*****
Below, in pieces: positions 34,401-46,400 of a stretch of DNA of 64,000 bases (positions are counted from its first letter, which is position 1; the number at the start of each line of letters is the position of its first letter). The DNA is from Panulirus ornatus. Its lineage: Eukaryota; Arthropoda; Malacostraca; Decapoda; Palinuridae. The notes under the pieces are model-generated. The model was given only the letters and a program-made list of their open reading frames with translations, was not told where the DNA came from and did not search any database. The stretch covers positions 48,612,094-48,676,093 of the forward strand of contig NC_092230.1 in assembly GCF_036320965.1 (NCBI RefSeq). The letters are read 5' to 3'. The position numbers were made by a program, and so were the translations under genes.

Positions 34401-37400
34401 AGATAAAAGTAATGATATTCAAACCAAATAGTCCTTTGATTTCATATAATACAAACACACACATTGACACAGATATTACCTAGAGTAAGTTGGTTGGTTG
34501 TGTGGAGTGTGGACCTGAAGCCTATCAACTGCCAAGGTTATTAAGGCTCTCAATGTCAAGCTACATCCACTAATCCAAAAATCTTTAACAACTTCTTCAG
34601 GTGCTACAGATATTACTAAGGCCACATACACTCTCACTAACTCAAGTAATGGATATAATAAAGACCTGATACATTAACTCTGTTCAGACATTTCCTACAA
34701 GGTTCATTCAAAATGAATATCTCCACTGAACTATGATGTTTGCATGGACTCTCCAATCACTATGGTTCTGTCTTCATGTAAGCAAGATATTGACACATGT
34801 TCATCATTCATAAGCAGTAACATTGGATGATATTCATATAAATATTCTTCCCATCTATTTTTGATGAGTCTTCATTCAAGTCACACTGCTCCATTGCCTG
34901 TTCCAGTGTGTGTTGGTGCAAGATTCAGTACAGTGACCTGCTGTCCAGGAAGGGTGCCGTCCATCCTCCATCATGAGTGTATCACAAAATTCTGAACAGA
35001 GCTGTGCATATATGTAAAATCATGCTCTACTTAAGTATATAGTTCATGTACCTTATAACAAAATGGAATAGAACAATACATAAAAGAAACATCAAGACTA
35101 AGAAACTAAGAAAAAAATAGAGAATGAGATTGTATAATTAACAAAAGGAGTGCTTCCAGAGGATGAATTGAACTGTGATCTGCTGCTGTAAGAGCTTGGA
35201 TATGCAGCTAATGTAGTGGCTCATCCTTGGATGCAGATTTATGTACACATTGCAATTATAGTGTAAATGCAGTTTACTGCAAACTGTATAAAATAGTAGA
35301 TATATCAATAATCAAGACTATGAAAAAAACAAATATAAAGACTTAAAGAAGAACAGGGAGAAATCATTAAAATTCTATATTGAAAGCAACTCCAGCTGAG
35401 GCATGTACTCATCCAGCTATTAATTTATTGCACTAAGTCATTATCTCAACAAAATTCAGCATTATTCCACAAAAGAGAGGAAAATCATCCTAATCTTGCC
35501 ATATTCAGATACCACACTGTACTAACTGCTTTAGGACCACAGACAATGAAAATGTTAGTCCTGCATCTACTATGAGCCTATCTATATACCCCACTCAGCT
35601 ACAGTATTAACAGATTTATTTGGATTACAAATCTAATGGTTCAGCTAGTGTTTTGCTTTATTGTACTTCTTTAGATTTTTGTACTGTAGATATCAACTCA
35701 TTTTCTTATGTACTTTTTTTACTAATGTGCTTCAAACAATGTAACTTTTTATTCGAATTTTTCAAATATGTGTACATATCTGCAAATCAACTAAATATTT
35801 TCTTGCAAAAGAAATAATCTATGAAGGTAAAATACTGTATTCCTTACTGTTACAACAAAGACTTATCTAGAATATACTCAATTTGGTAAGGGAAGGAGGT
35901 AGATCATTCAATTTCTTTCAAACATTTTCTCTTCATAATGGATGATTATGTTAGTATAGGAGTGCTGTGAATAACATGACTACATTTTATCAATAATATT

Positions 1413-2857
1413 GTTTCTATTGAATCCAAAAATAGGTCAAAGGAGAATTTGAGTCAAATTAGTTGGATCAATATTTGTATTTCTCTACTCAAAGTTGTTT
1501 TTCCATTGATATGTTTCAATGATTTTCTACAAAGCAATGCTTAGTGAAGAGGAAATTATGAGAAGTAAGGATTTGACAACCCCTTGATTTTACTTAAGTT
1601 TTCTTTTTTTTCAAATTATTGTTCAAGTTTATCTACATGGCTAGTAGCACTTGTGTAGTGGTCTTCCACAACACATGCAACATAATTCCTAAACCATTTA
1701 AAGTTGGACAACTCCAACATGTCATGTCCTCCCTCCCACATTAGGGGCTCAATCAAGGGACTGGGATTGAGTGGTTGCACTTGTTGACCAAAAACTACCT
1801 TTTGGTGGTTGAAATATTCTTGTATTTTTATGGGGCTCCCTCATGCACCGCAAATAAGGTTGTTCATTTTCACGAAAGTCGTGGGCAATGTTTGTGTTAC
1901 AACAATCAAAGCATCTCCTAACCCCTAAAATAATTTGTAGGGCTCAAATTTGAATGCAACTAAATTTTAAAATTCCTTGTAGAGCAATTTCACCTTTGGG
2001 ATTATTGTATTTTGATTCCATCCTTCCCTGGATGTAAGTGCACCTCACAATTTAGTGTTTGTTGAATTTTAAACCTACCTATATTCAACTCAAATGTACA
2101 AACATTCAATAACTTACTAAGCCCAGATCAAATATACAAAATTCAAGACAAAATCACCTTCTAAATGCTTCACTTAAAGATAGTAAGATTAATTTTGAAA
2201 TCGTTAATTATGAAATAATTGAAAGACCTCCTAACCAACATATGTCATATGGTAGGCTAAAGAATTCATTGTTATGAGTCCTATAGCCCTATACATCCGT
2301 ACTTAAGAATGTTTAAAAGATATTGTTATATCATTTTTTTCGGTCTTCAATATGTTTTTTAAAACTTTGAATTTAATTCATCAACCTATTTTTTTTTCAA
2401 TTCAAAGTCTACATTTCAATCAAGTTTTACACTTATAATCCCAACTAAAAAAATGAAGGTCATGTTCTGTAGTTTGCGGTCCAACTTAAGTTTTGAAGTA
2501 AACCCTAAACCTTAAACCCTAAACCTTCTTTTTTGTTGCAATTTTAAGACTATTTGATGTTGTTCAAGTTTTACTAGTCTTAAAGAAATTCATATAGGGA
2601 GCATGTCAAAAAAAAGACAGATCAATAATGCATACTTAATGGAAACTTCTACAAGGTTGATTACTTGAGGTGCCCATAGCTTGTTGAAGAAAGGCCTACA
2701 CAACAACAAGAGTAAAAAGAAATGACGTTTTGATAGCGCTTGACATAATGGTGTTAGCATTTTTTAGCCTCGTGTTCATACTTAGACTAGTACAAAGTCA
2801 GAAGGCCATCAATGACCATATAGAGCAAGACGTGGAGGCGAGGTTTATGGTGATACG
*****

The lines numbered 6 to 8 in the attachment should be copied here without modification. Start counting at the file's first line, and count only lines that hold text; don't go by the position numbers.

34701 GGTTCATTCAAAATGAATATCTCCACTGAACTATGATGTTTGCATGGACTCTCCAATCACTATGGTTCTGTCTTCATGTAAGCAAGATATTGACACATGT
34801 TCATCATTCATAAGCAGTAACATTGGATGATATTCATATAAATATTCTTCCCATCTATTTTTGATGAGTCTTCATTCAAGTCACACTGCTCCATTGCCTG
34901 TTCCAGTGTGTGTTGGTGCAAGATTCAGTACAGTGACCTGCTGTCCAGGAAGGGTGCCGTCCATCCTCCATCATGAGTGTATCACAAAATTCTGAACAGA